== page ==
The prior owner took this 1931 Model A down to the frame and built it back up beautifully. I bought the car as part of my purchase of his house in Hartland, ME. Living in Florida, I sent my father and sister to check out the house on the lake to see if I should buy it. When they visited and saw the Model A in the garage, my father called me and told me "The hell with the house, buy the Model A."
So I bought both. After his father passed away when he was 13, my father's stepfather bought him a Model A when he was 16 years old in 1946. As you can imagine, he was the Big Man On Campus in high school driving his friends and girlfriends around in his black Model A. I bought this one so I could drive him around town in it. We had a lot of fun, even when it had some challenges starting. I've gotten those issues resolved and the car runs well and looks like a champ. Of course, you don't want to drive too fast down the road in this car.
My father passed away last year, so there's no longer a need to drive him around in the Model A. I now need the garage space to brew beer. Besides, I am no mechanic and I don't have the skill or know how to keep and maintain this car. It needs to find a place that will love and care for it better than I'm able to.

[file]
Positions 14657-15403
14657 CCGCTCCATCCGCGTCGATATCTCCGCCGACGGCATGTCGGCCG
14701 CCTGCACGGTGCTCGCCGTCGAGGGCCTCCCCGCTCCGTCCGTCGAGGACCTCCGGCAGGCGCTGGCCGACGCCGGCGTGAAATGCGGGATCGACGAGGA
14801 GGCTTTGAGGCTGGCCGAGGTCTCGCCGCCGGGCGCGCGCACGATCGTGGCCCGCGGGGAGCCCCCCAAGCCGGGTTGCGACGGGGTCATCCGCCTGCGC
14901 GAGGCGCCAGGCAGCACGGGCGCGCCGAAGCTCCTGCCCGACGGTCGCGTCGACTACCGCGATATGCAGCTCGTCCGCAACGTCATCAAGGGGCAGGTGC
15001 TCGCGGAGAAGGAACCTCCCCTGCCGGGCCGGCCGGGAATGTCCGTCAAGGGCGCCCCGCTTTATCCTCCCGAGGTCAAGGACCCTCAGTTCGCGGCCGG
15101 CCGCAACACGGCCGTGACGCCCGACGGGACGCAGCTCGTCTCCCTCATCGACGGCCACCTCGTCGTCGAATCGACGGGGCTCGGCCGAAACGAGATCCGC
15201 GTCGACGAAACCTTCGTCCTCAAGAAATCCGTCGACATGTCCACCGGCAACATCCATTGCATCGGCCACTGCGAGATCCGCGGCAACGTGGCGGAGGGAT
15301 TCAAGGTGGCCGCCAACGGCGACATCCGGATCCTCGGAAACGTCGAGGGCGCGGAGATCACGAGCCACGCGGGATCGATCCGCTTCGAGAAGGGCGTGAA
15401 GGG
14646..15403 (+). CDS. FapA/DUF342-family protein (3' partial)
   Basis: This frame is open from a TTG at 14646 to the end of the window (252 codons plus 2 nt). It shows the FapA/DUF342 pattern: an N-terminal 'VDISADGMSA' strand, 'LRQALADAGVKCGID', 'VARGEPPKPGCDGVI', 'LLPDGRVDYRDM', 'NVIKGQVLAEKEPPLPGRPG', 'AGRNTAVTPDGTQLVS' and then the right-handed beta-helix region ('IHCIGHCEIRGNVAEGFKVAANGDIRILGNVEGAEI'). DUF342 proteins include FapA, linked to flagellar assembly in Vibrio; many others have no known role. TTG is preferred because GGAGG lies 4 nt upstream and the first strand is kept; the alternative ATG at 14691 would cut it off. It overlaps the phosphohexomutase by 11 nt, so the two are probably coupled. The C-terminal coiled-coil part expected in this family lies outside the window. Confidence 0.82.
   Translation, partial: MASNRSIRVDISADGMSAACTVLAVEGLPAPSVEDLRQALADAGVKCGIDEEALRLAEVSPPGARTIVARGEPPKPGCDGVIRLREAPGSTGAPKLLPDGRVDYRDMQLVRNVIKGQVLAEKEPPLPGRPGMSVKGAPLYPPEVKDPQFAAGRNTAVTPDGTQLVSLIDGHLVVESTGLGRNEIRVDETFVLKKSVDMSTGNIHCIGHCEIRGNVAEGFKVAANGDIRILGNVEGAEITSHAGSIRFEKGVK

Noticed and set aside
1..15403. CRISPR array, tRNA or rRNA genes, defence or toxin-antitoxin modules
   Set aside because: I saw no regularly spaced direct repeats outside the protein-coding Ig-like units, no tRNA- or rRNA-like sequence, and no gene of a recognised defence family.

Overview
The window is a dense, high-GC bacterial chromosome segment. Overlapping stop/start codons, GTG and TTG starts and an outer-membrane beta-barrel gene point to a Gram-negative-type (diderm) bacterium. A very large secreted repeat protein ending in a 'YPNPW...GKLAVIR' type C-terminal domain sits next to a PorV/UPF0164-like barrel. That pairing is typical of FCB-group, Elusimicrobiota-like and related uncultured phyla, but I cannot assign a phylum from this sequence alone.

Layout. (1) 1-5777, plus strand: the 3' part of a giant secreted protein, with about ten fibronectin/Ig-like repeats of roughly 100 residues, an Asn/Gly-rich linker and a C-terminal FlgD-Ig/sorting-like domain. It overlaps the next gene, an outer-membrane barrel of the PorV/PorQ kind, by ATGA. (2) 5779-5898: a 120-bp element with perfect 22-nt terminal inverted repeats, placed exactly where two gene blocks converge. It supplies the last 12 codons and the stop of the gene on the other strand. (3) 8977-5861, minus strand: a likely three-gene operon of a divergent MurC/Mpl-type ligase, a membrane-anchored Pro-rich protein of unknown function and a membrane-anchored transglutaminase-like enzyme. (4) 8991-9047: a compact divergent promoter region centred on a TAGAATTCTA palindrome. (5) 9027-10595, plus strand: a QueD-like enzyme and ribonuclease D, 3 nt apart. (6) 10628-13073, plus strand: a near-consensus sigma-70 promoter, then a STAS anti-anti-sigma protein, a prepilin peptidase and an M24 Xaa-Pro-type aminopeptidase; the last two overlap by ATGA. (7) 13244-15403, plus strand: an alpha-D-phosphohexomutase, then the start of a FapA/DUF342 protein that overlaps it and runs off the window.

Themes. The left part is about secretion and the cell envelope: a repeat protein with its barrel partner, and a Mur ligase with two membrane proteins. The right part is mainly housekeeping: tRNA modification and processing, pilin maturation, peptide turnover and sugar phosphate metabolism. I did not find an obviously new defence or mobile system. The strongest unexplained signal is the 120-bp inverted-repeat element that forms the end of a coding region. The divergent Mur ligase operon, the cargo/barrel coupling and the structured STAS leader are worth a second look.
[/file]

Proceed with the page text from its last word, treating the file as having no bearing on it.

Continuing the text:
The Pick of the Day looks like a pristine example of sporty 1930s motoring
The antique truck has been re-created as a Mobilgas fuel-delivery vehicle
The Pick of the Day is a 1930 Model A restored as a police ‘paddy wagon’ that seems accurate for the era
Founded in 1973, Rootlieb Manufacturing produces metal hoods and other panels for the collector car restoration industry. The Pick of the Day is a 1928 Ford Model A Rootlieb Speedster.
Once again, the Hagerty crew has created a drivable automobile in just 100 hours and sourced completely from the piles of used parts at the Hershey Swap Meet.
The idea of Hagerty’s Swap to Street Challenge sprouted from a simple concept often heard at the Hershey Swap Meet, that you could build an entire car from the used parts.
‘I’m a Ramblin’ Wreck from Georgia Tech and a hell of an engineer…”
Often a popular car to turn into a classic hot rod, the 1930 Ford Model A was created to help Ford maintain a strong presence in the market during a time when other cars began to be more affordable and practical.